WOW

Talk with Masha Domracheva: war in Ukraine

ARTIST IN RESIDENCE @ WOW AMSTERDAM

The conversation between Masha Domracheva and Roman Ermolaev took place on the 5th of March 2022.

Things have changed a lot since then and changing every day, if not an hour. Despite that, we think that the idea behind this text and the ideas running through it keeps its relevance and can be counted as a document which deserves to be published.

Masha and Roman are living in WOW Amsterdam/Lieven – their conversation translating their personal thought on ongoing situation.

 

 

R: Have you heard about the letters to Russian students in the Netherlands warning about possible revocation of their visas? Someone left the comment that Rietveld did not formulate them very well… Though the visa isn’t even an issue for them at the moment, who will be paying student’s tuition fee?

M: For me, it’s not even the question of visas. Imagine that you have people under your wing that you supposedly should take care of and suddenly you’re threatening them… Try to put yourself in their position: Those people’s house is falling apart and you get an extra trigger for anxiety… the threat — is a trigger for depression. There is a visible lack of what we call sensitivity.

 

R: Yes…considering the western approach working with the upcoming tradition of care strategies. Well.. because something what we are experiencing, what is happening to our country…Russia. Russia will cease to exist as we know it. The matter of fact, it has already ceased to exist. Even if these sanctions are lifted. Let’s start from that anyway it will be quite a long process. Companies that left will not be able to return to the market quickly, it will take some time. It will take at least 5 years. And then the reparations… That’s it, we are at the finish. But the most important thing is that I was just listening to Mironov, an economic observer. He says that sanctions are being imposed against general crowd and this is so convenient for Putin because it on the contrary unites people, with the motto we are all fucked, yes, but we are together. Comradory in Russian style. Instead of sanctions against oligarchs, against the presidential power structures building an unattackable bunker around him.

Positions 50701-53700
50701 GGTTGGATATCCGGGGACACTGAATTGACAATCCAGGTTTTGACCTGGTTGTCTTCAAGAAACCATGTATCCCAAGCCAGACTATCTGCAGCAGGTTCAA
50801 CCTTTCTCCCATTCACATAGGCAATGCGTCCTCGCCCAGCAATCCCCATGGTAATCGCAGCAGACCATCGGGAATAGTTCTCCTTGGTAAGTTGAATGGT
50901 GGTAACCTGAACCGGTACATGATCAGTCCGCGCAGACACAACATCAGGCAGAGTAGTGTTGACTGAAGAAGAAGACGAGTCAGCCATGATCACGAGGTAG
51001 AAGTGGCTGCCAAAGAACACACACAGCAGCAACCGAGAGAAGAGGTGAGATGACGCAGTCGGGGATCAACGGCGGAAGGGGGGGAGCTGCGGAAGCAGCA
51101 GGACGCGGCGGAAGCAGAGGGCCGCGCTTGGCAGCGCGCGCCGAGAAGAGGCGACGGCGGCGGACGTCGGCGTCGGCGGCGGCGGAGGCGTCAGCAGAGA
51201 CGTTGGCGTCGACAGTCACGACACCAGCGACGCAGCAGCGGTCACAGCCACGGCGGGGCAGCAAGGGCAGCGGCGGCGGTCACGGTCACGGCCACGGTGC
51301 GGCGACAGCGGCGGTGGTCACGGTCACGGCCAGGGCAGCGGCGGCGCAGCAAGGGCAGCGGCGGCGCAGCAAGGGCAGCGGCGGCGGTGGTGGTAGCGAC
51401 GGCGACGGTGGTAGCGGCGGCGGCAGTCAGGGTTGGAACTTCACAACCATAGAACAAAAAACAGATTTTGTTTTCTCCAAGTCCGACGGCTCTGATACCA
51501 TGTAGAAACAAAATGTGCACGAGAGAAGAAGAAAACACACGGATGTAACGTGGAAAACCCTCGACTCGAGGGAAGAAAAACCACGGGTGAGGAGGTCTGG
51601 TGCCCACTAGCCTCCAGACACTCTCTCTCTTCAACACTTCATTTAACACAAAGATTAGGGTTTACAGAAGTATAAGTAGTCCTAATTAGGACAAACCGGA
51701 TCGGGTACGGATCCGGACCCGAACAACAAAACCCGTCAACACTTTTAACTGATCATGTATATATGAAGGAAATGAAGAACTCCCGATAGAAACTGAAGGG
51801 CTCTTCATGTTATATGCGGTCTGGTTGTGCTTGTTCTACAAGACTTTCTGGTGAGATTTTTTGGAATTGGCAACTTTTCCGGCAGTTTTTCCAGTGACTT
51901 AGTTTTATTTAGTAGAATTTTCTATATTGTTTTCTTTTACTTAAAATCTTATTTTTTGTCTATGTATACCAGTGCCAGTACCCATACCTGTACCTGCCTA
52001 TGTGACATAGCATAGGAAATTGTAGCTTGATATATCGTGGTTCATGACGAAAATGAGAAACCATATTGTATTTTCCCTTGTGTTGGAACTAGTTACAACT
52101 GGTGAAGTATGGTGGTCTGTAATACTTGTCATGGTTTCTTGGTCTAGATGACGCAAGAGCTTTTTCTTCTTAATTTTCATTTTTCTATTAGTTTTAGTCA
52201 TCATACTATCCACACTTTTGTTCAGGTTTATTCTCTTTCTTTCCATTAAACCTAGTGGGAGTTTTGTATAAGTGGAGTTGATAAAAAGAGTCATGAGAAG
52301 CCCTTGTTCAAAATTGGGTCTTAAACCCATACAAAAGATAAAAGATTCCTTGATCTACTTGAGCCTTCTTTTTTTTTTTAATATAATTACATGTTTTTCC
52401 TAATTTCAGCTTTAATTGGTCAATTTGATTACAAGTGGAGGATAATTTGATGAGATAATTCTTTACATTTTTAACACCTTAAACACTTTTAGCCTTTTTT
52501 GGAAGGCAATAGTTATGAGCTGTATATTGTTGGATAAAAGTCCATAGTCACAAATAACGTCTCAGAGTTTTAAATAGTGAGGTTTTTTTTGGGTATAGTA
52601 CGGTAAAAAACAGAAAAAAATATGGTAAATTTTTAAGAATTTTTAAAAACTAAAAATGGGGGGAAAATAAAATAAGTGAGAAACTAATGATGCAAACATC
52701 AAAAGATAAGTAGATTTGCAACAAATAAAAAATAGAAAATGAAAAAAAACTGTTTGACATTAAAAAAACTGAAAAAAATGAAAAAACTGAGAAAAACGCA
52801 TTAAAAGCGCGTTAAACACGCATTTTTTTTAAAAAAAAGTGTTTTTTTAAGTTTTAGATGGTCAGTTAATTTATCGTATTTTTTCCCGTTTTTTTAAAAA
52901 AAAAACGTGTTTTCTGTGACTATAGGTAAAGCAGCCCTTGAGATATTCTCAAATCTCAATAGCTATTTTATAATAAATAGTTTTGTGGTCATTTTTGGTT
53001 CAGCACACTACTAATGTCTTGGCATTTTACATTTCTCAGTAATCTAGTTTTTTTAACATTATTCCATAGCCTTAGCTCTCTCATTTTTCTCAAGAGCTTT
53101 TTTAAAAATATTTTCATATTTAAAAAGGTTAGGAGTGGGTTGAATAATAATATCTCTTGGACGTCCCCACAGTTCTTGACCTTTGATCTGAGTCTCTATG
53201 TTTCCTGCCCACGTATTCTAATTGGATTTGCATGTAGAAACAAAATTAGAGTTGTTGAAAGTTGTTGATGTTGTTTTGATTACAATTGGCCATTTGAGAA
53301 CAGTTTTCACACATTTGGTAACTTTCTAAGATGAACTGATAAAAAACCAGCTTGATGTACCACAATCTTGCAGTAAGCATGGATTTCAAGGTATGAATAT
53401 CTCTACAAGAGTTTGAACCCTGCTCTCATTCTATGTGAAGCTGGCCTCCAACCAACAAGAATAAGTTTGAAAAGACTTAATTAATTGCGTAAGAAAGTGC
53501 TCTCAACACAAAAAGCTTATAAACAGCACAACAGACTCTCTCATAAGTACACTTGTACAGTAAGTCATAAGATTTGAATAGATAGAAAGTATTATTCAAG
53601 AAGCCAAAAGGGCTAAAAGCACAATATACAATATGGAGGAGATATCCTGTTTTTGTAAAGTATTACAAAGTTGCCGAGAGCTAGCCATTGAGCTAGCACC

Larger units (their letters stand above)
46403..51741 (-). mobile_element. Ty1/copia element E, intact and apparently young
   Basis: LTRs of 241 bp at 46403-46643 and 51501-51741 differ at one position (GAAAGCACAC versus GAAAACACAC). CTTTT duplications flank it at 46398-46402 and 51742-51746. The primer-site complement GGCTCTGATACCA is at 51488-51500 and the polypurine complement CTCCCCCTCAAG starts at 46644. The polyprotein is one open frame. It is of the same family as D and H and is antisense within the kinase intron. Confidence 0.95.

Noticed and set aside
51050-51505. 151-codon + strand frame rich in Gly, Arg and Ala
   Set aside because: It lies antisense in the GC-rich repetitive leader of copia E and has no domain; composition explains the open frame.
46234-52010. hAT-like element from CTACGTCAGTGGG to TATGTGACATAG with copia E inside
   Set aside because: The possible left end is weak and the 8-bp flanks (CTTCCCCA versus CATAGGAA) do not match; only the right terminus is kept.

M: Well, in principle this sanctions work on both fronts. Though they generally don’t care about people who aren’t on their turf. Naturally, no one is thinking at all about what happens to the average Russians as such. They only care about Russians who are doing something on their territories because they are bringing them some economic benefits.

 

R: Now is the only chance for the Russians because the West has supporting Ukraine. The West is usually extremely-tolerably impervious towards dictators who practice torture, murder, concentration camps etc. And now if Putin loses and leaves Ukraine, he will take out all his aggression, all his anger on the Russian people. But the west will not give a shit. Their mindset will be — It is happening in Russia, it does not concern us. Thereby if we have a chance for liberation then it is now — and while there is a war with Ukraine, — Russian people have a real chance to get support from the West if they go on the streets, if they demonstrate insurrection. Contrary to that, when the war with Ukraine is over, and it will be over, as it can’t be won. (Well, really, they’re stuck there.) Then that’s it, it’s the end. Russia will be North Korea with 150 million people or less due to immigration.. Solution is only and only one — we need a political party. (Laughing).

 

M: Laughing. Ok, so the real purpose of our meeting… Of course! The Russians in Europe before the revolution! We already had that and I’m thinking about that too, of course!

 

R: Well I don’t know what will happen now. I just recently spoke with Russian ballet dancer living in Paris. In their world everything is happening through the system of castings. But at least for the moment these guys can forget about them… Russian dancers, musicians won’t be accepted anywhere in a near future. By the way, the Venice Biennale has refused to present a Russian pavilion and Cannes Film Festival refused to have a Russian delegation at all.

 

M: I was involved a little bit in the work on the Russian pavilion. And I’m glad that Raimundas, Kirill and Sasha themselves withdrew their participation before the Venice Biennale cancelled the Russian pavilion. Well, I mean, it shows the conscience of Russian cultural figures. And then, after all, this is the main event for the representation of Russian art. And if the entire pavilion team withdraws so quickly due to ethical principles, this preserves the representation of Russian contemporary art to the world in a positive way. At least the West has taken the signal that Russian contemporary artists do not support the war.